Tuesday, 11 November 2014

Troubleshooting the Android Compass

Symptoms: Compass (orientation sensor) on Android device seems to be 'stuck' on one or two headings. This heading may change with a switch from landscape to portrait screen mode, but will still be incorrect.

Incorrectly described as fix: moving. Movement in some apps like Google Maps will calculate your heading from your change in GPS position. Clever Google Maps! The moment you stop, an incorrect heading from the orientation sensor will again be displayed.

Incomplete fix: waving device in large figure-8s or circles. This seems a popular forum suggestion. But it doesn't seem to work for everyone, and I myself have intermittent success. As to why this only works sometimes, let's look at the probable cause: magnetic interference.



The magnetic sensors in the phone are sensitive enough to respond not only to magnets, but also to metal objects. To see this for yourself, run the Sensor Tester app, choose the magnetic sensor if available and move a paper clip or other metal object near your phone. The readings will change with even the slightest movement.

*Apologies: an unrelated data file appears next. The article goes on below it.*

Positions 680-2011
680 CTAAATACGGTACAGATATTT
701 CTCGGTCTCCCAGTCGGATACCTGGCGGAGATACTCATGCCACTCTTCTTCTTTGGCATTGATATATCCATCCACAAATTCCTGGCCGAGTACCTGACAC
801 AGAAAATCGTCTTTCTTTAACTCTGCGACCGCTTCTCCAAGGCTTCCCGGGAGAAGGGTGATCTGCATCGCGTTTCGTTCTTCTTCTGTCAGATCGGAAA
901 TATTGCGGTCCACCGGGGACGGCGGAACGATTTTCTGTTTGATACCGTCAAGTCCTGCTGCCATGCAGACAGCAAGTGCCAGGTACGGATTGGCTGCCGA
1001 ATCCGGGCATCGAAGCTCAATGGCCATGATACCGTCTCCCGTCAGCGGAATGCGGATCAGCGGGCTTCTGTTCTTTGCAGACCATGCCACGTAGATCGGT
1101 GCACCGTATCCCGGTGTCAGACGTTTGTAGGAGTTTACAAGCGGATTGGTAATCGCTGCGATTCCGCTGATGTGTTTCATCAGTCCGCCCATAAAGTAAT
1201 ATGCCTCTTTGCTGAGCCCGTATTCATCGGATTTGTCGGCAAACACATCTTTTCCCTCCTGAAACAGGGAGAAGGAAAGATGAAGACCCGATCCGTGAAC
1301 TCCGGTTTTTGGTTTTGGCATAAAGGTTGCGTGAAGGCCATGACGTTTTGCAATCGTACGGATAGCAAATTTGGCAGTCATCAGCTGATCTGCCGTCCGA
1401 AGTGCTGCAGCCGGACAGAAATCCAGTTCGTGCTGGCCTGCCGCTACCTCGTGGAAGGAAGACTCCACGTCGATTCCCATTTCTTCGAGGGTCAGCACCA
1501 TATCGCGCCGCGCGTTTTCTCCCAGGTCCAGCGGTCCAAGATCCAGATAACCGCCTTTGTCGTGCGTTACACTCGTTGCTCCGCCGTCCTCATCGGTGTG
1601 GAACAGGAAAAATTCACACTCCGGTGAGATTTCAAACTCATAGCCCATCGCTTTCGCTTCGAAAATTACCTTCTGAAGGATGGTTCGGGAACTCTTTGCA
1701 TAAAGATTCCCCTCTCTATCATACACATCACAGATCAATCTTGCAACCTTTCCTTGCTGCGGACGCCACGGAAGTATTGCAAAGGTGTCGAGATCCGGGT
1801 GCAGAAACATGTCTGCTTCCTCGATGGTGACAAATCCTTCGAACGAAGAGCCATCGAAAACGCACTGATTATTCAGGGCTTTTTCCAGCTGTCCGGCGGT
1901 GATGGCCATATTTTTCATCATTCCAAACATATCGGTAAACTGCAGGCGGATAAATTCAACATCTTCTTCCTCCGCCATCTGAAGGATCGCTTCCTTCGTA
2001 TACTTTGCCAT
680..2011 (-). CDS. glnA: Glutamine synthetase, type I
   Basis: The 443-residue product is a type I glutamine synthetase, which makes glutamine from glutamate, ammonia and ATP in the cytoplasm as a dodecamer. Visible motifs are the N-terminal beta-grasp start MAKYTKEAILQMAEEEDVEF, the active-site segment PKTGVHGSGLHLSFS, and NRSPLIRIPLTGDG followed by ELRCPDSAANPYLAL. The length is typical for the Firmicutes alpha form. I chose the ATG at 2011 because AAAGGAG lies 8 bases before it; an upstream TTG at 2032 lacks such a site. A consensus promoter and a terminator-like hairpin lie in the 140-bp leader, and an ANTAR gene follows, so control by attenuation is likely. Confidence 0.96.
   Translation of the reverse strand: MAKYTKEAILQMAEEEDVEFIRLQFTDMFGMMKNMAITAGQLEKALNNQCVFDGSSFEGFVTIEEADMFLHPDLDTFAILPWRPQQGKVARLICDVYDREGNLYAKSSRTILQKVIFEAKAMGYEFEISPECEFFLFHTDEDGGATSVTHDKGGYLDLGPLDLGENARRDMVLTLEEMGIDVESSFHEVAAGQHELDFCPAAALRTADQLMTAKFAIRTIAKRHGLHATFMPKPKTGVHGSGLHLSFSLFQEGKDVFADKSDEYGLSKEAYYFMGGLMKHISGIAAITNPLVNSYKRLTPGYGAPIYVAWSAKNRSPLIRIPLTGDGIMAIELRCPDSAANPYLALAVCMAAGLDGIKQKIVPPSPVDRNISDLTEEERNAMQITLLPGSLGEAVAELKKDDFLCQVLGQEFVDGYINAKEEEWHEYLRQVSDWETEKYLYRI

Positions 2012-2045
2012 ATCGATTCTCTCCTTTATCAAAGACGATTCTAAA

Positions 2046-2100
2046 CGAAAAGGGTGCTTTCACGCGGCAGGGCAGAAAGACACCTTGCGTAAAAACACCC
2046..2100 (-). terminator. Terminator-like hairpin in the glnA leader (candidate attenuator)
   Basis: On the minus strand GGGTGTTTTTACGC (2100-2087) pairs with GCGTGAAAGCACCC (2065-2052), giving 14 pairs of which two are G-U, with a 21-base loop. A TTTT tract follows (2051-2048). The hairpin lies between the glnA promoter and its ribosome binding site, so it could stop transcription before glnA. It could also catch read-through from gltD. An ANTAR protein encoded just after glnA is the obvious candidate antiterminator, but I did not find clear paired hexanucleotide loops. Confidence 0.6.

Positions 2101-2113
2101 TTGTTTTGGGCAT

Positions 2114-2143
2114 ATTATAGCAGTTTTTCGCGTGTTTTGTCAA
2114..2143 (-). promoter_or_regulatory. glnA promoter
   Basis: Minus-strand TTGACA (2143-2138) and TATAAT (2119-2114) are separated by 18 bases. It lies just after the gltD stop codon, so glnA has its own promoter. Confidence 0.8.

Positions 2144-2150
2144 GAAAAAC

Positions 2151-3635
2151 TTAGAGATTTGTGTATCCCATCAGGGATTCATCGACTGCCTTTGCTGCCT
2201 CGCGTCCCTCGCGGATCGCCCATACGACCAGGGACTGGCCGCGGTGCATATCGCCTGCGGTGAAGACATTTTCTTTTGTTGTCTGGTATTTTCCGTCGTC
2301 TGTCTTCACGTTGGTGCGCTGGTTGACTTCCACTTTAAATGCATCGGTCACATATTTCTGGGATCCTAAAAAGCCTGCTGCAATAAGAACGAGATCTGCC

It is foreseeable then that even a weak magnet nearby will overwhelm the sensors' ability to read the Earth's geomagnetic field. This does not happen at all places because geomagnetic field strength varies between location. In fact, a database of field strengths and flux direction is used by NATO (and Android) for positioning. My own experience is of the compass 'recovering' more often in South Australia than in Tokyo, which seems in turn better than Singapore.

By weak magnet, I also mean the oft-overlooked magnetic clasp on many device wallets or cases.

To test this, the two of five times the figure-8 fix worked in my home was when I removed my phone from its cover (with magnetic clasp) before waving the phone about. In one case I simply twirled the phone on the floor. The other three times, while the case remained on, neither waving the phone nor rebooting it made a difference.

It seems, though, that once the orientation sensor starts returning correct readings, it is 'calibrated' and you can safely put the device back in its case without the symptoms recurring until the next reboot.

I hope this helps before you execute the next popular forum suggestion: a factory reset or re-flashing to a stock OS.

Did it work? Did it not? Please share or comment.

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